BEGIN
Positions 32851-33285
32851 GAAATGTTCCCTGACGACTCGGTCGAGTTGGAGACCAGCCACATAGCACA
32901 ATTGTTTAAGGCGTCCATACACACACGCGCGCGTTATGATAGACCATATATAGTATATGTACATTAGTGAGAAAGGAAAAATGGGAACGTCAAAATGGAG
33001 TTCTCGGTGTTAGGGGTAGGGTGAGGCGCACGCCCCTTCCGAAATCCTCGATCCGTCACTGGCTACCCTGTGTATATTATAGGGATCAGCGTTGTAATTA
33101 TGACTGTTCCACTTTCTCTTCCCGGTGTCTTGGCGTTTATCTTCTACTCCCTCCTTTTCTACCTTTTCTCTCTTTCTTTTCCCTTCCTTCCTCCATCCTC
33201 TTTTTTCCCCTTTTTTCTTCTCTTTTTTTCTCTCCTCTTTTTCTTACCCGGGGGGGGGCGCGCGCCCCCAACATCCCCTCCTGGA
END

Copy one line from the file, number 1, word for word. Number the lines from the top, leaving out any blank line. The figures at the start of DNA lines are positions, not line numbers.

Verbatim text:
Positions 32851-33285